Charity-funded drough co-ordinator to deliver fodder to farmers

WIDESPREAD PROBLEM: Aussie Helpers drought co-ordinator Krystal Haycock, co-founder Brian Egan and member for Orange Phil Donato. Photo: JUDE KEOGH
WIDESPREAD PROBLEM: Aussie Helpers drought co-ordinator Krystal Haycock, co-founder Brian Egan and member for Orange Phil Donato. Photo: JUDE KEOGH

FARMERS struggling through drought will now have extra support from a charity, which has accused the state government of simply not caring. 

Fourth-generation Yeoval farmer Krystal Haycock has been appointed NSW co-ordinator for drought charity Aussie Helpers.

Supported by volunteers, she will visit farmers and assess what assistance they need, from fodder and groceries to emotional support, before delivering it. 

Aussie Helpers co-founder Brian Egan made the announcement in Orange on Thursday, saying the main aim was to keep breeding stock alive.

“Fifty-two per cent of breeding stock in NSW has gone to slaughter because people can’t pay their bills,” he said. 

“The cattle prices are going to go berserk in the next couple of months [and] food prices and supermarket prices will be so dear, people will be horrified.”

Mr Egan said the charity’s psychologists received 50 calls a week, while the price of hay and oats had risen from $100 a tonne to $400.

“At the moment, we’re giving away about three road trains of hay every week in NSW,” he said.

“Every community we go to wants to help us because they can see the problem.

“It’s a bit of an indictment on this government for not sticking up for these people and keep farmers farming.”

He said low-interest loans on offer did not necessarily help farmers cover feed, but instead to buy silos or water troughs.

“I don’t know what they’re going to put in the silo because there’s no grain, there’s no water,” he said.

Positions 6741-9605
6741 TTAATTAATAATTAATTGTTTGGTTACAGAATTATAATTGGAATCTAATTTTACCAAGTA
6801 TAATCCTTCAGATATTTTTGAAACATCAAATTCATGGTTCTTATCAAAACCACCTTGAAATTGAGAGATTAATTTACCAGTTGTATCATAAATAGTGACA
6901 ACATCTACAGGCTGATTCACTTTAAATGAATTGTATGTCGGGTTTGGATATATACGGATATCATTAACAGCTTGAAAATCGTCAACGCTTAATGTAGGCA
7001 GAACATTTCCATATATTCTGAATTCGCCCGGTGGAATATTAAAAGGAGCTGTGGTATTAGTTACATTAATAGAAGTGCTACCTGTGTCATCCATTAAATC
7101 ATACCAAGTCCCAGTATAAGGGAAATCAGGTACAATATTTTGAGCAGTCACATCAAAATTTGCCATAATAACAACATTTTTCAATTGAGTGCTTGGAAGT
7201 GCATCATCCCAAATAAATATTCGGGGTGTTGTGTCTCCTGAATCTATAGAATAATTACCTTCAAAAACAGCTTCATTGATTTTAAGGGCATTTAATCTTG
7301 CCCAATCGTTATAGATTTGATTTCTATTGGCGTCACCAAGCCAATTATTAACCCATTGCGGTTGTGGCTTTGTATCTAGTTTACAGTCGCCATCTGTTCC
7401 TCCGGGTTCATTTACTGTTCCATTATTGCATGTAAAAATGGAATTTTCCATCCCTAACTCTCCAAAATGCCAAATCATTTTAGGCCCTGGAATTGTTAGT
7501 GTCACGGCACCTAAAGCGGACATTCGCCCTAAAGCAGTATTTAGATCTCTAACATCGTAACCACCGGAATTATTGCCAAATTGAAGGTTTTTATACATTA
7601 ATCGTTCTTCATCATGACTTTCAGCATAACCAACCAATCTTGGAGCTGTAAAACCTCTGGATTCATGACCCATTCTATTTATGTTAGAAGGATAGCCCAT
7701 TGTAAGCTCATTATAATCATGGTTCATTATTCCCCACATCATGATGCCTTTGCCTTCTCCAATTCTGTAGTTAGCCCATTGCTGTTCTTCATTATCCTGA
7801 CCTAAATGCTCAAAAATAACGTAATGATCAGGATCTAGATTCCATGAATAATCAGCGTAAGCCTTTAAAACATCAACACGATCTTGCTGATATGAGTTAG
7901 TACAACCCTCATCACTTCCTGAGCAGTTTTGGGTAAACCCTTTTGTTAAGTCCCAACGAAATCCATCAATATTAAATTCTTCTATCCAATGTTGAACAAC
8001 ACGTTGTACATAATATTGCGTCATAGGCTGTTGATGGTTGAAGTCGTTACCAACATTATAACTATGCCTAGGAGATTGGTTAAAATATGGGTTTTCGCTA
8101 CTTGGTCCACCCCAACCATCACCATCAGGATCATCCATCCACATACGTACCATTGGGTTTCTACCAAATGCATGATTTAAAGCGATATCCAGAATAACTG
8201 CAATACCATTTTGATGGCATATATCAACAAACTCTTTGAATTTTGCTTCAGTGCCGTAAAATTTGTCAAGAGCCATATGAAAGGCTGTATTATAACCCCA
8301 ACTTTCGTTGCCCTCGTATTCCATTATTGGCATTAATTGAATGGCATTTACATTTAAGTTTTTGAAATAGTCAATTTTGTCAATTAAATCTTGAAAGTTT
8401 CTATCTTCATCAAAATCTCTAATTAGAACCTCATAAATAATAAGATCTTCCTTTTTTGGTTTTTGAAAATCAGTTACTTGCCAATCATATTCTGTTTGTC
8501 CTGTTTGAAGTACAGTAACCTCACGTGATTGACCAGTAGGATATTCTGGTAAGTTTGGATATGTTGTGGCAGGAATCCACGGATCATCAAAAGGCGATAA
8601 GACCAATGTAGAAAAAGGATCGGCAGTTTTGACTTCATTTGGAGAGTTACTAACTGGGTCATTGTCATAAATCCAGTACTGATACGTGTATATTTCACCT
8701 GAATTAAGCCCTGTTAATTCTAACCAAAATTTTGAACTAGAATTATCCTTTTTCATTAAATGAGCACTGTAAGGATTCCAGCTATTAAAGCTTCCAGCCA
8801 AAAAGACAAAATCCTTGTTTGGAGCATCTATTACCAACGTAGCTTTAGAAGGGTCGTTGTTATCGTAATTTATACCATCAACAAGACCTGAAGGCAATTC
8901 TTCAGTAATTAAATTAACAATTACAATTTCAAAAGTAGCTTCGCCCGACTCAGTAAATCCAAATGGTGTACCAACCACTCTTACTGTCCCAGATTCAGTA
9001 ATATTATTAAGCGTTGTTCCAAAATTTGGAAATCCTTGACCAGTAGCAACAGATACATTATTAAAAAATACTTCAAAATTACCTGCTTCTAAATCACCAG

“It’s just stupidity and whoever’s making these decisions are just getting the wrong information – out of touch is not the word, they just don’t understand and more importantly than that, I don’t think they care.”

Ms Haycock, who will be based at the charity’s Dubbo headquarters, said farmers were feeling the pressure in Molong, Yeoval and Blayney, as well as further west. 

“They haven’t had rain in 18 months and they haven’t had a crop so they haven’t had a wage in 18 months,” she said. 

“There’s a lot of farmers out here who are out of water in their house altogether so they’re showering at gyms and using public showers and so are their children, it’s desperate.”

Member for Orange Phil Donato, who has visited Ms Haycock’s farm, said the state government’s appointed drought co-ordinator, Pip Job, had not resulted in food and fodder being delivered to farmers

“We’ve had a drought co-ordinator on a listening tour for several months now, what’s been delivered? Very little,” he said. 

He disagreed with statements from Premier Gladys Berejiklian freight subsidies would distort the market, saying loans only increased farmers’ debt.

“They can set a floor price to control the market and if they’re offering loans for the purpose of purchasing freight, for example, how is that not distorting the market? That’s just a cop out,” he said. 

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